Topic: Legislative Action

Article State Budget

Governor’s budget proposes increases for education, financial incentive to return to in-person classes
Legislative Update

Gov. Newsom released the annual January budget proposal for the 2021-22 budget year, totaling $227.2 billion on Friday, January 8. The budget is very different from what lawmakers anticipated six months ago, when the 2020-21 budget was finalized, thanks to much larger than expected tax receipts.  The proposal includes $34 billion allocated to reserves (including the Public School System Stabilization reserve) and as discretionary surplus funding.

Article State Budget

Governor proposes record education funding in state budget

To cap a tumultuous week, today Governor Newsom announced his state budget proposal for the coming year. Despite a struggling economy, and high unemployment, the top line budget numbers are hopeful for public education: a record $85.8 billion for K-14 schools, along with additional funding for teacher recruitment and training, and special education, among other programs. Additionally, the governor estimates that there will be an additional $6.7 billion from the federal government for K-12 as part of the most recent stimulus package.

Four new laws classified employees need to know about
From contracting COVID at work to personnel commission changes

Workers’ Comp classifies on-the-job COVID cases as occupational injuries

Senate Bill 1159 (Hill, D-San Mateo) directs the state Workers’ Compensation system to presume that an employee’s COVID-related illness is an occupational injury and therefore the worker eligible for Workers’ Comp benefits if specific criteria are met.

Article Workers Compensation Student debt Coronavirus

Legislative gains and losses for adjuncts in a time of COVID
Union scores expanded Workers’ Comp support, Student Borrower Bill of Rights

Just as the COVID-19 pandemic severely impacted public education, so too did it impact the California Legislature and CFT’s legislative goals.

What would normally have been a rigorous six-month period to discuss the state budget and legislation, was reduced to two virtual sessions, one running from May 4 to June 19, and the other from July 27 to August 31. This forced the Legislature, which was slated to hear and discuss some 2,390 bills, to shelve consideration of any bills not deemed related to the pandemic, wildfires, and affordable housing.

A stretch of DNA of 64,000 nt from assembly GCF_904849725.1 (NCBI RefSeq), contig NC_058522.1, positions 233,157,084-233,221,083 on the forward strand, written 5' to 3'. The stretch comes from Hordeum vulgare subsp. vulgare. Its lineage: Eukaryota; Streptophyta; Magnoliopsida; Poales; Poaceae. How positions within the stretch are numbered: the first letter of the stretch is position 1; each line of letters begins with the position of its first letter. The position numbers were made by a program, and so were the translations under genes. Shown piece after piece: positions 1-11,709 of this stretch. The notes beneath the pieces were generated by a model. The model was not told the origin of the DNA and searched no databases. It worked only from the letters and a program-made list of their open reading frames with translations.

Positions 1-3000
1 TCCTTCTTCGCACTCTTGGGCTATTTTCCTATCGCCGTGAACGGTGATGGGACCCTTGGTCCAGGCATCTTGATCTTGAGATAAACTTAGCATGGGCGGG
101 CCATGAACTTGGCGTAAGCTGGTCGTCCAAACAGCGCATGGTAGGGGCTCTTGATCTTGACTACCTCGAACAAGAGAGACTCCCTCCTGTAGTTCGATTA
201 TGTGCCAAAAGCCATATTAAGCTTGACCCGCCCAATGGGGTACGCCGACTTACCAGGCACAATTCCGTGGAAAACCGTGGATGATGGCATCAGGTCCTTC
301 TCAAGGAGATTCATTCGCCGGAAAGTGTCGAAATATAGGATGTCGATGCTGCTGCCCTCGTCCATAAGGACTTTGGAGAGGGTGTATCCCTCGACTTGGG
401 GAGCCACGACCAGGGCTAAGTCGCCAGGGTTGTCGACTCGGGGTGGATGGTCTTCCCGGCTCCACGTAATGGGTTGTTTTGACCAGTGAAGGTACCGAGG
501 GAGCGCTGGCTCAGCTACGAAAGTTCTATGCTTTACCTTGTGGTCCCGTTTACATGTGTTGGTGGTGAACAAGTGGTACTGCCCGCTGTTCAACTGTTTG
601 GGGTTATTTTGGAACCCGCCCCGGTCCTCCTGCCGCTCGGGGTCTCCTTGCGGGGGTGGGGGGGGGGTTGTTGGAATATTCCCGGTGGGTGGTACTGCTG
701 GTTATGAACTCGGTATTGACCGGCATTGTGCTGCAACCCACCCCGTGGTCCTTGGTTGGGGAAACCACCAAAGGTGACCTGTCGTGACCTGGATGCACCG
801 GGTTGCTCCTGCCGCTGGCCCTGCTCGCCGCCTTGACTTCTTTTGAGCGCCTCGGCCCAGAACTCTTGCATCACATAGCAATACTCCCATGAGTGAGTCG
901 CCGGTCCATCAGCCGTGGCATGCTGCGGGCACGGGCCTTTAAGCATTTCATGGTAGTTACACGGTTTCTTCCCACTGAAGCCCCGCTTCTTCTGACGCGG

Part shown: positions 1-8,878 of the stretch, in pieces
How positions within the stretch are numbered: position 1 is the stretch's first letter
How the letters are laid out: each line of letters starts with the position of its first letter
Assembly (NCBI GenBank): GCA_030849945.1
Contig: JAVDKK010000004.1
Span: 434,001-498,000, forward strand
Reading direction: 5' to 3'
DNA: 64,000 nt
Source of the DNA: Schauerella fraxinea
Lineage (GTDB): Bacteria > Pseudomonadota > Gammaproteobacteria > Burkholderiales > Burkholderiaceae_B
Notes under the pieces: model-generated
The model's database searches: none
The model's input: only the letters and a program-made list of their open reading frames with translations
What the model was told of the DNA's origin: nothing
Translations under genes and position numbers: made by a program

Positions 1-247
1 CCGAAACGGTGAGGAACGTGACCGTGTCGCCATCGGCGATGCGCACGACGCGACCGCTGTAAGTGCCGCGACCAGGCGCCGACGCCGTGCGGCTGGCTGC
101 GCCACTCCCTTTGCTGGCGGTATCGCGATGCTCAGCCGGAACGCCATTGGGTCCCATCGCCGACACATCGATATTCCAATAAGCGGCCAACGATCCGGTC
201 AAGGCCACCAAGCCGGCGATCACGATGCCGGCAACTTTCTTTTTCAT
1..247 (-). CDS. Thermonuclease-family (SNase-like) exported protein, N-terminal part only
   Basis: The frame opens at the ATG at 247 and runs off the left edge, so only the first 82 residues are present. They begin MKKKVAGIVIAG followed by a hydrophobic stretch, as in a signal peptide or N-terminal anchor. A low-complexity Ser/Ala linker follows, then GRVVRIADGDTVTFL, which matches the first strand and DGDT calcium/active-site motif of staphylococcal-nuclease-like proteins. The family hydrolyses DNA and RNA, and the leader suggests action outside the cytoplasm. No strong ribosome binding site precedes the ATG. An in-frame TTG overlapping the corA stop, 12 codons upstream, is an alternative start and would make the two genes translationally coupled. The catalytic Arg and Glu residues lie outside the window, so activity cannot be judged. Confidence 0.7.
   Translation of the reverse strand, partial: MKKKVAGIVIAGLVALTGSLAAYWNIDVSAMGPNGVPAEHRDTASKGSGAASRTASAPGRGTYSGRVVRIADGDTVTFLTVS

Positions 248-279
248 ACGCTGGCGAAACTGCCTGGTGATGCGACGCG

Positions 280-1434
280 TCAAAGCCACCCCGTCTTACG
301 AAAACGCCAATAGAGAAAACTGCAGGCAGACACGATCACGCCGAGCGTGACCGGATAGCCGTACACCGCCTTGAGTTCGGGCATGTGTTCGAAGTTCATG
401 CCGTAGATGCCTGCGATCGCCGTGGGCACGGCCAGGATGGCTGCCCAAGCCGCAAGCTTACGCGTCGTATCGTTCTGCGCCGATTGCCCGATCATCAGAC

Article Coronavirus Workers Compensation

New Workers’ Comp law deems corona-related employee illness occupational injury
Quick Facts: SB 1159

On September 17, Governor Newsom signed SB 1159 (Hill, D-San Mateo), which directs the Workers’ Compensation system to presume that an employee’s illness related to coronavirus is an occupational injury and therefore eligible for Workers’ Compensation benefits if specified criteria are met. The bill creates a “rebuttable presumption” for healthcare workers, first responders, or workers on any worksite that has an outbreak of COVID-19.

Article Coronavirus

Governor signs 10 important bills to close unprecedented session
Legislative Update

August 31 marked the end of an unprecedented two-year legislative session, one in which the number of bills heard was pared down because of the COVID-19 pandemic and all hearings were held online.

Governor Newsom had until September 30 to sign or veto those bills that made it to his desk. Below is a summary of several CFT priority bills that the governor has either signed or are on his desk awaiting his action. Bills without an emergency clause and signed into law will take effect on January 1, 2021.

Article Student debt

Governor signs union-sponsored Student Borrower Bill of Rights
Sweeping legislation to protect student loan borrowers

Governor Newsom signed CFT co-sponsored AB 376, the Student Borrower Bill of Rights, on Friday, September 25. This critical piece of legislation will bring much-needed reforms to the student loan market and regulate the private sector companies that service both federal and private student loans for California borrowers.

Article Coronavirus State Budget

Pandemic leads to big cuts for education in May Revision
Legislative Update

Governor Newsom released the May Revision to the 2020-21 state budget on May 14. California began 2020 with a solid fiscal foundation. As the proposal notes, the state started the year with a “strong and diverse economy, historic reserves, and a structurally balanced budget.